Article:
Meanwhile, StartupPHL’s other approach is a call for ideas competition to support the entrepreneurial community in Philadelphia. Out of more than 115 submissions, StartupPHL has awarded an initial round of six five-figure grants to a range of organizations and partnerships for programs or services that will boost Philadelphia’s entrepreneurial capacity. Recipients will include the Greater Philadelphia Chamber of Commerce (to create a directory of resources for entrepreneurs), Ben Franklin Technology Partners (to support internships at startups for college students), the Center for Culinary Enterprises in West Philadelphia (to run workshops for aspiring culinary entrepreneurs), and other programs targeted at high school students, education entrepreneurs, and aspiring tech workers in need of job training.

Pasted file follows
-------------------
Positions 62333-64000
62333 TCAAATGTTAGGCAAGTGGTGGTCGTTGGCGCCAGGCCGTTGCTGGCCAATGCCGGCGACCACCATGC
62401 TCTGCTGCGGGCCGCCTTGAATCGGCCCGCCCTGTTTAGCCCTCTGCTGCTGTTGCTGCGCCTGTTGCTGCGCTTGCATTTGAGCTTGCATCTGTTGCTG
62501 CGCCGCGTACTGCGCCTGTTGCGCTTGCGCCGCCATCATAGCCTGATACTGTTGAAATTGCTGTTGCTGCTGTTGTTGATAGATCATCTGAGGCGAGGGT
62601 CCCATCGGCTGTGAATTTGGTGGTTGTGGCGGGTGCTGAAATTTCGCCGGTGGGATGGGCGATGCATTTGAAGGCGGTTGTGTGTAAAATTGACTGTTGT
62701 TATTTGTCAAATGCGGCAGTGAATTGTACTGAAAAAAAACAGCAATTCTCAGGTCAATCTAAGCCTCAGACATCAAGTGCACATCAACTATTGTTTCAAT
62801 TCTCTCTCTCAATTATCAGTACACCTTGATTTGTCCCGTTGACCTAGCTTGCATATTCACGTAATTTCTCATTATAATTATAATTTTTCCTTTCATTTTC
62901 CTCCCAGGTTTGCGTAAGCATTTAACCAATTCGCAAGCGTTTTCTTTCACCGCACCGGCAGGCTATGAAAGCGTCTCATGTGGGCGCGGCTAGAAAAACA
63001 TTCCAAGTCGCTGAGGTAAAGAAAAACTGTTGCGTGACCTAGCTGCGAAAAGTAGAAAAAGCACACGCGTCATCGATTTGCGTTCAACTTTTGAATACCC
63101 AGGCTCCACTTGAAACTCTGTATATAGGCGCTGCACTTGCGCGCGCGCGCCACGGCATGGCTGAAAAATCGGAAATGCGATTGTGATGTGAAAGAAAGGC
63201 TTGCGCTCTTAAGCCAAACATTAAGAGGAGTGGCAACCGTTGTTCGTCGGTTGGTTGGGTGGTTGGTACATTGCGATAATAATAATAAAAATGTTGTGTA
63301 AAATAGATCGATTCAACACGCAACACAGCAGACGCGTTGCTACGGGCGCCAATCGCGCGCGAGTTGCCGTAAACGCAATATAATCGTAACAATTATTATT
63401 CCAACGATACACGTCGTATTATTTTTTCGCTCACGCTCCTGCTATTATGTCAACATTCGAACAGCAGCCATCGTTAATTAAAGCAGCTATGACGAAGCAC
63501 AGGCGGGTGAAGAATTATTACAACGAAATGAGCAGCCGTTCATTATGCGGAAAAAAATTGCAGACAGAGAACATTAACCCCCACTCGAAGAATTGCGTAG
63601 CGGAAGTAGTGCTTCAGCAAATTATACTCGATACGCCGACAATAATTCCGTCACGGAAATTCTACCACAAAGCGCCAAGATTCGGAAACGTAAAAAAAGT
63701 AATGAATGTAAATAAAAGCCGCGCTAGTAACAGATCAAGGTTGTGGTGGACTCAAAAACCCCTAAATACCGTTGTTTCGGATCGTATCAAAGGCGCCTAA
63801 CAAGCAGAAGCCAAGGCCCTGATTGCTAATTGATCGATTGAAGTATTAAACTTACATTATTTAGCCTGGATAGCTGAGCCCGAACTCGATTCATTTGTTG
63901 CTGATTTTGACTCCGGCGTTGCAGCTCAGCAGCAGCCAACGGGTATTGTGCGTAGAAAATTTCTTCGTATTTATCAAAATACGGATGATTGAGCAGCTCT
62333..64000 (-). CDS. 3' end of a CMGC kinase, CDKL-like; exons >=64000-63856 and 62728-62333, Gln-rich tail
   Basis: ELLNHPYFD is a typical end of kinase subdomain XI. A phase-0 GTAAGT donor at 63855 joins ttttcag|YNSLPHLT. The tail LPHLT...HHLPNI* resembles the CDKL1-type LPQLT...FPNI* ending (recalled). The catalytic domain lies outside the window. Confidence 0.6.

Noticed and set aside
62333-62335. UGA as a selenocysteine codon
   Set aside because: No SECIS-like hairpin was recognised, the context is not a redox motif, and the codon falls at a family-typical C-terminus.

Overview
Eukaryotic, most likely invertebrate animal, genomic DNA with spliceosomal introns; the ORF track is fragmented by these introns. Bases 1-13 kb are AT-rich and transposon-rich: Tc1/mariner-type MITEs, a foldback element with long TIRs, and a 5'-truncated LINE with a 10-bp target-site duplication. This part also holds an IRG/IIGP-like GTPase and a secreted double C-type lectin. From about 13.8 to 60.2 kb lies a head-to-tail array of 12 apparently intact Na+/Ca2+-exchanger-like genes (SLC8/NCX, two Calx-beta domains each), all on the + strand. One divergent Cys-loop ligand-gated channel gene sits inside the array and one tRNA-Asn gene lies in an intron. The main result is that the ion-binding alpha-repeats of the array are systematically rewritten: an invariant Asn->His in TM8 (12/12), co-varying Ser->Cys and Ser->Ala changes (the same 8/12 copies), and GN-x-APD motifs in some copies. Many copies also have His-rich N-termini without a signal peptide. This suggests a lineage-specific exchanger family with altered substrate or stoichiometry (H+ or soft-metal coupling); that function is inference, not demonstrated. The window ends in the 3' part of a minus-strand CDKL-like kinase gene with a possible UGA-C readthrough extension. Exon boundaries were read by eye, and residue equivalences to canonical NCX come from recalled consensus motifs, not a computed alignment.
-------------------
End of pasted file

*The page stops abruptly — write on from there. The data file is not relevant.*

These creative programs join a growing number of networks and opportunities in the region to connect would-be moguls with experts in management, marketing and money matters. “I can’t impress on people how many programs there are available for entrepreneurs every single week – all sorts of learning opportunities,” said Moul. “Two years ago we had very few – and I think we now have half a dozen or more.”

 

The diversity of the first round of call for ideas winners (there will be another round in the fall) reflects the city’s desire to support all of its residents, not just those who happen to be at universities or in the tech business, said Butler. “Our perspective as the government is to support small entrepreneurs of all types,” he said. “This isn’t a purely tech-focused effort.”